After many conversations and lots of sampling home-brews (some of which we still brew today), we were told we could have a fermenter for our first batch. I couldn’t believe we were actually going to be a frickin’ beer business.

Now that we had a place to brew, we had to decide on a name. I had worked for an architect for several years and was interested in words and ideas from that space. I kept coming back to the term “portico”—which is a columned porch structure—both for its universality and also for its suggestion of an entryway.

These ideas appealed to the styles of beers we were making—approachable ‘gateway’ craft beers that focused on simple ingredients and technique. Architecture also inspired the aesthetic I wanted to achieve with our branding—minimalistic and mostly black and white—and our beer names, including ‘Two Point Pils’ after two point perspective and ‘Escher’ after the graphic artist known for impossible architectural drawings. We even designed our tap handles to resemble the Guggenheim museum in New York City, one of my favorite buildings.

The final step was to figure out where we were going to put all the beer—in brewing we call this “cooperage”—so we raised a little bit of money from friends and family in order to purchase enough kegs to fill at least three batches. We found out about a large shipment of used kegs coming to the states from a defunct brewery in Germany and snagged 100 of them for around $100 a pop. It felt like we would never be able to fill that many kegs until we learned that Rogue in Oregon had bought 10,000 from the very same shipment. Humble pie.

Becoming a Salesman

While the kegs were on their way and the first batch was on the calendar, we now had to find places that actually wanted to purchase our beer.  So I hit the streetsin sales we call this “pounding the pavement”armed with home-brews of Fuzzy Logic (the first beer we planned to brew) with labels I printed at home slapped on recycled 12oz bottles.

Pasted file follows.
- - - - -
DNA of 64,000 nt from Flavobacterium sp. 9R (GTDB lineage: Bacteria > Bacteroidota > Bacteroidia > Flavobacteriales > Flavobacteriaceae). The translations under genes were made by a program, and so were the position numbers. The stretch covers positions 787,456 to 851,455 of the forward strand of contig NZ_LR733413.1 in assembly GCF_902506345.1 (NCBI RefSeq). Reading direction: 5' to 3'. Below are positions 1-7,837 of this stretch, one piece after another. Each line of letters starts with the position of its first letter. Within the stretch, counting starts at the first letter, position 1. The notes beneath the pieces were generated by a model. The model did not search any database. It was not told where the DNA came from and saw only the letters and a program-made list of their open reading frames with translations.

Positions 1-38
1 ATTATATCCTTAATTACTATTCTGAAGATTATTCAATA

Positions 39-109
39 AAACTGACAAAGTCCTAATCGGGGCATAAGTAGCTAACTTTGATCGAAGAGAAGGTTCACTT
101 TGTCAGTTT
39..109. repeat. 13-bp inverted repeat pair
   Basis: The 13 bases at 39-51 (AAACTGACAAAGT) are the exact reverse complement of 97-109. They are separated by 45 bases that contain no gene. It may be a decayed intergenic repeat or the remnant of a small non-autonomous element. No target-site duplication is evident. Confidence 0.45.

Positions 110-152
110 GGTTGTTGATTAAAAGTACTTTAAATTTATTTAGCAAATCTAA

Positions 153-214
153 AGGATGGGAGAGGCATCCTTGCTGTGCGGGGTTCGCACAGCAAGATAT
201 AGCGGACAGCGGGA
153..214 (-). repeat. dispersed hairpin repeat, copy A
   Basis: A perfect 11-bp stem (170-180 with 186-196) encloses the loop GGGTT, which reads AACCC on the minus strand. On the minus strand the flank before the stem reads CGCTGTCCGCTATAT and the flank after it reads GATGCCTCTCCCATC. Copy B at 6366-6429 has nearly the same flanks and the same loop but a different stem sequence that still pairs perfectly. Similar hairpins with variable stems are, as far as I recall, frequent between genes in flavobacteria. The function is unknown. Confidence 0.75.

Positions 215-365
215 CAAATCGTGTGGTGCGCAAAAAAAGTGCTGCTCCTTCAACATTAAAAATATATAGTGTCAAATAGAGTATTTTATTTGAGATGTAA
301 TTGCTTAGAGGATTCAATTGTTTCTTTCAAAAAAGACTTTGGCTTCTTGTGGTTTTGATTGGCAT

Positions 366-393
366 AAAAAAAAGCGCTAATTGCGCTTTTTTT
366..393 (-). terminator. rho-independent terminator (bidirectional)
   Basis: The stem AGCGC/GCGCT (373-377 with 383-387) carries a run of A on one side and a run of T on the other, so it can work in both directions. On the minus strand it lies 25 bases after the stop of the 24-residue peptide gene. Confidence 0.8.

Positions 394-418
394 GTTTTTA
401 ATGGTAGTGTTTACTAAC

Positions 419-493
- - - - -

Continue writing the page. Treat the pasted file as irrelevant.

I had zero sales experience, so admittedly my first days as a salesman were rough. I also had a hard time taking criticism given that the product I was selling was one I had made. On the flip side, when I got positive feedback, it was that much more rewarding.  

But like anything newand I believe this is true about relationships as wellit’s all there in the beginning. The sales style that I quickly developed, the restrained persistence that I learned it took to make a sale, and the ability to sense when an account just wasn’t a fit are all consistent with my current approach. I learned to trust my instincts early on and absorbed a lot of information from those first sales calls that continues to help us grow the business. 

When the pavement was sufficiently pounded, I had landed a handful of accounts all eagerly awaiting our first batch of beer. With customers lined up, kegs on the way, and a batch of beer scheduled for liftoff, Portico was born.  

“I also had a hard time taking criticism given that the product I was selling was one I had made. On the flip side, when I got positive feedback, it was that much more rewarding.”

Working the Side Hustle

Starting a business with very little investment the way we did also meant that there was no salary built in for all of our hard work. With grad school loans to repay and a desire to move out of my parents’ house—in adulthood we call this “lame”—I decided that I needed a day job to pay the bills.